“I’ve got Zorn and Kasick on the case. They’re the best.” He assured him with a quick smile. The mayor remained straight faced. Grady said, “Don’t worry. Go back to your office and keep your chin up.”
The mayor nodded, stood, and shook Grady’s hand.
Grady had hopes that the boost would last and the guy wouldn’t suffer a complete meltdown. But when the mayor walked toward the door with a hang dogged look on his face, the chief said, “Wait a minute, Leonard.”
The mayor stopped in his tracks and turned around.
“Maybe you should come back over here and sit down. I’ve got something to tell you.”
Leonard groaned, “I can’t take anymore bad news.”
“Who said it’s bad?”
The mayor trudged back to his chair and sank in it. “Okay, hit me.”
“The president is coming to town.”
The mayor’s jaw dropped and he gawked with a wide-eyed unblinking stare. Finally, he blinked and asked, “The president?
Disbelief registered in Leonard’s eyes “As in the president of the United States of America?” He pointed the tip of his finger toward the ground. “Here?”
Grady nodded again.
The smile on the mayor’s face quickly degraded into a frown. “Dammit, Grady, don’t be messing with me. I’m not in the mood for it.”
“I’m not messing with you.”
“Why would the president want to visit Podunk, Texas?”
“Remember his slogan when he was running for office?”
The mayor nodded, “Let’s make America great again.”
He’s coming here for the honey festival and fishing tournament to give a talk to the small business owners.” Instead of Leonard returning an elated grin like Grady had expected, the mayors expression soured.
“Why wasn’t I informed first,” barked Leonard. “I’m the mayor.”
“Relax, would you. You’re going to get the memo. The only reason I was the first one to find out is because the CIA came to my office to talk about security and get the layout of the Arthur. Maybe you’ve seen them cruising around in a black Mercedes.”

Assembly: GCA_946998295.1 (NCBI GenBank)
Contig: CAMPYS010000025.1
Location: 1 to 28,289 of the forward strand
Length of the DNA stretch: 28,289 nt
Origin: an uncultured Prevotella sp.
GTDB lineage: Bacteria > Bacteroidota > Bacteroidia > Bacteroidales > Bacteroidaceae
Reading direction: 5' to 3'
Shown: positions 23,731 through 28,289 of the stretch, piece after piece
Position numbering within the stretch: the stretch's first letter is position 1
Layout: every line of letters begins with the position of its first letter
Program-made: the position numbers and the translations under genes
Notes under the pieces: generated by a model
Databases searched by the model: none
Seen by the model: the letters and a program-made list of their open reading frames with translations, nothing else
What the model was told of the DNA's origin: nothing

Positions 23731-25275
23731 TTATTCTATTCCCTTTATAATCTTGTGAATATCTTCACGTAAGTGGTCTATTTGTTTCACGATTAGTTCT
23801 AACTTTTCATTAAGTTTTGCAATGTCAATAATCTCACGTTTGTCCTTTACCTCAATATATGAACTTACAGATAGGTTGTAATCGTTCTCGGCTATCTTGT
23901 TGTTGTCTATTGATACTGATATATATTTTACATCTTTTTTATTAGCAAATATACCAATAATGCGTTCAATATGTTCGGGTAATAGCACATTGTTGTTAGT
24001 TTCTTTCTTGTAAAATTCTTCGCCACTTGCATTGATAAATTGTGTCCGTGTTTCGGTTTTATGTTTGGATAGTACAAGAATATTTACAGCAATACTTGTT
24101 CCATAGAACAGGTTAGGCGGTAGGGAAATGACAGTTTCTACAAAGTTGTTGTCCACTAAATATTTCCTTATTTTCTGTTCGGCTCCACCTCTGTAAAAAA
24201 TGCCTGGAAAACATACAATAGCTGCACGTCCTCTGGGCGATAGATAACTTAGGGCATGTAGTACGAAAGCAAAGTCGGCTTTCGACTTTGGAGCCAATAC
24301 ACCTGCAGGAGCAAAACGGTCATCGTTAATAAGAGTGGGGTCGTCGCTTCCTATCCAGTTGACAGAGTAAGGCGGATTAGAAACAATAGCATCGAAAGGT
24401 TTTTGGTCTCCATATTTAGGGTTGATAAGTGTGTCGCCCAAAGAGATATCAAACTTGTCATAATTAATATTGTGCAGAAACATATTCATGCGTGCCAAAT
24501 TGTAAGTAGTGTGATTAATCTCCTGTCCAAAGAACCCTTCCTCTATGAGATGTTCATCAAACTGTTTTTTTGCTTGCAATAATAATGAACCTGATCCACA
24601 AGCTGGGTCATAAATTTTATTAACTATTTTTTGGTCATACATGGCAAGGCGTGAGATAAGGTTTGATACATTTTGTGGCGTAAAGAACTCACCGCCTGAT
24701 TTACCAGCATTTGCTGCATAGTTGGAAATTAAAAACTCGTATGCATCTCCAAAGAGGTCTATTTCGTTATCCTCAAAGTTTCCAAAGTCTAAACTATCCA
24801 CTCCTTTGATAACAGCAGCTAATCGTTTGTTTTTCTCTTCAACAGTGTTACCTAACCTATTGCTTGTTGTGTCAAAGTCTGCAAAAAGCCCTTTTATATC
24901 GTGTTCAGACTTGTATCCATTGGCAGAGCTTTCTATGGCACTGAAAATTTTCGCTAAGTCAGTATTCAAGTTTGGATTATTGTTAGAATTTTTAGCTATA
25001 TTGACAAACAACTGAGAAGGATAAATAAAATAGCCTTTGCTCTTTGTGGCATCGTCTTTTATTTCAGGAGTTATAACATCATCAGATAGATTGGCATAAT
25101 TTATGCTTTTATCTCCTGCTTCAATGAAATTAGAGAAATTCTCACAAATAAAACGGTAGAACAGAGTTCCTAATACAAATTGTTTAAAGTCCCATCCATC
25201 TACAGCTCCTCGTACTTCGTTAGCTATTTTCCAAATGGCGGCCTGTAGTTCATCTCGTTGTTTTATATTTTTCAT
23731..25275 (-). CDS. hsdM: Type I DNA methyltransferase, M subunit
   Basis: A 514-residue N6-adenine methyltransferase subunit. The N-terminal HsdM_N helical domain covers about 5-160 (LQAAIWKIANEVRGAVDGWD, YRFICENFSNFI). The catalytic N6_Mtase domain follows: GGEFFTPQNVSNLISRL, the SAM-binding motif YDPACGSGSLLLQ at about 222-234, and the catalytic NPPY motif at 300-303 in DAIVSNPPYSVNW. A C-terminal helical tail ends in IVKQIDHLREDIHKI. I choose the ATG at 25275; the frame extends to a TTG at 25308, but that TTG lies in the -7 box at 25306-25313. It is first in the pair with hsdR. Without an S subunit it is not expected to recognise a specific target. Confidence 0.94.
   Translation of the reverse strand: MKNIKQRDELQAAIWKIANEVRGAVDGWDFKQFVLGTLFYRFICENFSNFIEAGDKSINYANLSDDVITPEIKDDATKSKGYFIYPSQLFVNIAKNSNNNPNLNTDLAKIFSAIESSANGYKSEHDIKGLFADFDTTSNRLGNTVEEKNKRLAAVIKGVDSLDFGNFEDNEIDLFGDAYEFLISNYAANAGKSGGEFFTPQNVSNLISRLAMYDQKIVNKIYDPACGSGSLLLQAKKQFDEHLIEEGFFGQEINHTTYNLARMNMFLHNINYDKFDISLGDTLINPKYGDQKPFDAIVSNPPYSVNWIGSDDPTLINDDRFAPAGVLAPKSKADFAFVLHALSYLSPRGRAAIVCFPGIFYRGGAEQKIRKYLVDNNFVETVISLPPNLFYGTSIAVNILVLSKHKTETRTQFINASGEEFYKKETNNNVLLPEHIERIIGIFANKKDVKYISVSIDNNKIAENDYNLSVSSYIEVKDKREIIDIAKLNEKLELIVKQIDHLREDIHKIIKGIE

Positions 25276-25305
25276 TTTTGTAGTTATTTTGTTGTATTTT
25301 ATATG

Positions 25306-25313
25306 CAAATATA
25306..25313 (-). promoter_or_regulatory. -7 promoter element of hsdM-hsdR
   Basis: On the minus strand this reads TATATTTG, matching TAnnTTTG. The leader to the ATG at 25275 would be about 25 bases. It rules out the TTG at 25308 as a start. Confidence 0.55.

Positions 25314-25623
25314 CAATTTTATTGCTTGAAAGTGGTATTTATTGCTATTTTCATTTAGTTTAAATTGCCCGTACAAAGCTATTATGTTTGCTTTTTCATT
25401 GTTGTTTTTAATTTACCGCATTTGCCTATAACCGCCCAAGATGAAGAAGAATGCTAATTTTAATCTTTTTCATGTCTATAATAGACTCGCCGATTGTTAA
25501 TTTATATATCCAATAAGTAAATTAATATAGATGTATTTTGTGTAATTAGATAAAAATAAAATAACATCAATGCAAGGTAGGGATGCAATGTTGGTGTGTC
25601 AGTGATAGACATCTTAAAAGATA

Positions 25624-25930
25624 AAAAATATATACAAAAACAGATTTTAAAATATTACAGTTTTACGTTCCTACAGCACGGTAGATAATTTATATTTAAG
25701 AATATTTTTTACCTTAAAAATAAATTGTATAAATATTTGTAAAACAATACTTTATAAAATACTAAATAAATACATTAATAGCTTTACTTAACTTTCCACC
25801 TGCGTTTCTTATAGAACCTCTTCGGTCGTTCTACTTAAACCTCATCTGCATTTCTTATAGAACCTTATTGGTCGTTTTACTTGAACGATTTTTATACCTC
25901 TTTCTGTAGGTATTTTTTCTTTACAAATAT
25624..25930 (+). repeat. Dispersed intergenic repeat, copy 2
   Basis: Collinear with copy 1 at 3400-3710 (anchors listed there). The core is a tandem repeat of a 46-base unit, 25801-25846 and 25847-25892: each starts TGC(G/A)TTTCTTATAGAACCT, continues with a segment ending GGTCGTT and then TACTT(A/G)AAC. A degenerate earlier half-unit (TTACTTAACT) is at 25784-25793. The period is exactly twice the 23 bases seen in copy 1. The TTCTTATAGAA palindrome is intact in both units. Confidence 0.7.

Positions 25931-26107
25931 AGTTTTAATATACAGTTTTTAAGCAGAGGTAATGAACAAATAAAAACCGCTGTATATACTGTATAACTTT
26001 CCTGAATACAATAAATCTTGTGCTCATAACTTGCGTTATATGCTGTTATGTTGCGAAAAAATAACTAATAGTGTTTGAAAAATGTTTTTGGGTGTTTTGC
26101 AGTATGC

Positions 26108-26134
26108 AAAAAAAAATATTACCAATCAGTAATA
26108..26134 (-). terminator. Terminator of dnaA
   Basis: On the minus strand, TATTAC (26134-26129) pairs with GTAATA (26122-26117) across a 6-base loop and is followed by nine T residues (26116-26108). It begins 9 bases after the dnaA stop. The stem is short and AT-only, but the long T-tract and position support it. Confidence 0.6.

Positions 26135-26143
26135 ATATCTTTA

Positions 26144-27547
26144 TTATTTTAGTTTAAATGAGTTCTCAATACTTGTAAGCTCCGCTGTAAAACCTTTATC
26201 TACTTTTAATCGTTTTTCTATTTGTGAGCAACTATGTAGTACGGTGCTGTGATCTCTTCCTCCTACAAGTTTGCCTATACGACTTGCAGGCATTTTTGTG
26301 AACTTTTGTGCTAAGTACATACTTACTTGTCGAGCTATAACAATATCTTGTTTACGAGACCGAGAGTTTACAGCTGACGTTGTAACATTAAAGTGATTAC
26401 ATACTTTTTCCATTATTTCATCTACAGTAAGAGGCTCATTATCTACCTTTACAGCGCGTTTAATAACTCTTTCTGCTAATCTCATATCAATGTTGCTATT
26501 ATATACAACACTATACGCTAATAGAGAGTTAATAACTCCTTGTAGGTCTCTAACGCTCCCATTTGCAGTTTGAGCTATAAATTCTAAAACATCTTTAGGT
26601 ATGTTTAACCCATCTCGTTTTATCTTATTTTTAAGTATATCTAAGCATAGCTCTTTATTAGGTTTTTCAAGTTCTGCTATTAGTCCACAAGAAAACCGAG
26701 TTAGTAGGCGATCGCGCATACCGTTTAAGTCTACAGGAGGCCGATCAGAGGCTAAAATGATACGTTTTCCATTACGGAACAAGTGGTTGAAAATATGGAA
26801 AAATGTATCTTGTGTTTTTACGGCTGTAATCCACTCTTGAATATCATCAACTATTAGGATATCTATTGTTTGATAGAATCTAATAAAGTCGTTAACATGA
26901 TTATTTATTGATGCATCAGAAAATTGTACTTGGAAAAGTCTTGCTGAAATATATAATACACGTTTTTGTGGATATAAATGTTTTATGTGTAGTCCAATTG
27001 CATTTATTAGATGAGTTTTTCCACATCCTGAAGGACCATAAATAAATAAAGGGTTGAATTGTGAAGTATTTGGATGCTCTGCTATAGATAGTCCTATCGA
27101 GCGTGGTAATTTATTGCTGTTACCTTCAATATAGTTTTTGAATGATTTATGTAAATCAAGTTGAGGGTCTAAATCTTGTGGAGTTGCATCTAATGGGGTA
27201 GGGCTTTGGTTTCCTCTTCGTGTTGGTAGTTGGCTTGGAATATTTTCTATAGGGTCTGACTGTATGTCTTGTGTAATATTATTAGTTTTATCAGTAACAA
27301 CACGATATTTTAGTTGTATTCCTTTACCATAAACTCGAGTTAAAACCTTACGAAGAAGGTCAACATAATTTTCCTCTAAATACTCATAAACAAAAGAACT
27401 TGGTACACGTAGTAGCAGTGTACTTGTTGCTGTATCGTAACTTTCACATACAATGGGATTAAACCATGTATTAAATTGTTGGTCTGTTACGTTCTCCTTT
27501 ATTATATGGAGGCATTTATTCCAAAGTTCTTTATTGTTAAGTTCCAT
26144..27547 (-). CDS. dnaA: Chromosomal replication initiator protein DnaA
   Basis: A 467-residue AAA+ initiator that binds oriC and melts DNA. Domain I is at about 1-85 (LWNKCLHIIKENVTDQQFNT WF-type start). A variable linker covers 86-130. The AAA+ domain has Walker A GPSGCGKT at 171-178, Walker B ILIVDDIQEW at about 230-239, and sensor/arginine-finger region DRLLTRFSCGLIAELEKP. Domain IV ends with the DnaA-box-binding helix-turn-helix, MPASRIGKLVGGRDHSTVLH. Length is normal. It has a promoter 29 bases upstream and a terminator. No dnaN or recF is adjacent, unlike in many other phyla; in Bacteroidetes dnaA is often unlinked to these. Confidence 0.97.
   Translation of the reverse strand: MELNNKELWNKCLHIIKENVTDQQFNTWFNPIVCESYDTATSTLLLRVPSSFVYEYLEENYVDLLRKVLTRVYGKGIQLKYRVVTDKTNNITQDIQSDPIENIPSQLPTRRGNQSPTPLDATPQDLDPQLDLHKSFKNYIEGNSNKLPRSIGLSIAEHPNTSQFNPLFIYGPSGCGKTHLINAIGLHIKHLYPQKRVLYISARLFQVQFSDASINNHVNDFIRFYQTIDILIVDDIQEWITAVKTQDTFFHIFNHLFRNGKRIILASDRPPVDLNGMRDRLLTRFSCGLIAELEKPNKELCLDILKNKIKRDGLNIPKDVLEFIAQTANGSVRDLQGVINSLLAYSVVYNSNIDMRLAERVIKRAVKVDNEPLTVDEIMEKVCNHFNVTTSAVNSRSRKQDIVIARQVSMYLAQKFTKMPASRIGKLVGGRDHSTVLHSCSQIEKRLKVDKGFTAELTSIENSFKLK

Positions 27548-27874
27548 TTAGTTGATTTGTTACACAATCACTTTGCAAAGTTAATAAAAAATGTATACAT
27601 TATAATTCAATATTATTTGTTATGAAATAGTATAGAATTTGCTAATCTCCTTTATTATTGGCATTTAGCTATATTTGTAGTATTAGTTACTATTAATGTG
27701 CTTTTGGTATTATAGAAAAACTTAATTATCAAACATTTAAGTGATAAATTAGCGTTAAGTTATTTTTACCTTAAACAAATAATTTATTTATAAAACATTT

The mayor mulled it over for a moment. A spark came to his eyes. “Yeah, I did see two people at the down town Piggly Wiggly getting out of a Mercedes. One was a big galoot.
“That’s agent Zachery Cross.”
“And a blonde.
“Agent Chris Stillwell
“She’s a looker,” replied the mayor. He grinned mischievously.
“But you’ve got to promise not to breath a word of this to anyone until the time is right.”
“When will that be?”
“The national news media is going to release an article and do a television interview,” Grady said. “And I can guarantee that when that happens, all of the reports of murder is going to become back page news. People are going to flood Paradise, Texas.”
The mayor had a forlorn look on his face.
“What’s the matter?” asked Grady. “I thought you’d be excited.”
“I’m not so sure that will save our town.”
“Go back to your office,” said Grady, “and stop worrying.” He scowled as he clutched his belly.
“Are you all right?” The mayor looked concerned.
“Sure.” Grady tried to smile but it looked more like a grimace. Doc Palmer had told Grady that stress was a monster trying to eat its way out. “Nothing that retirement won’t fix.”
With the hopeless look still pasted on his face the mayor rose from the chair and thanked Grady for the good news.
The chief watched his friend shuffle across the room and slip out into the hall.
Grady settled back in his chair. He eyed the last sip of coffee. It was cold and his stomach churned up acid. He belched, but not before making a fist and butting it against his lips to muffle the burp. He used the fist to pat his belly. Earlier he’d dug into the top drawer of his desk for the roll of antacids. He’d chewed a handful, but the chalky tasting tablets did little to soothe the fire burning inside his belly. He reached for more.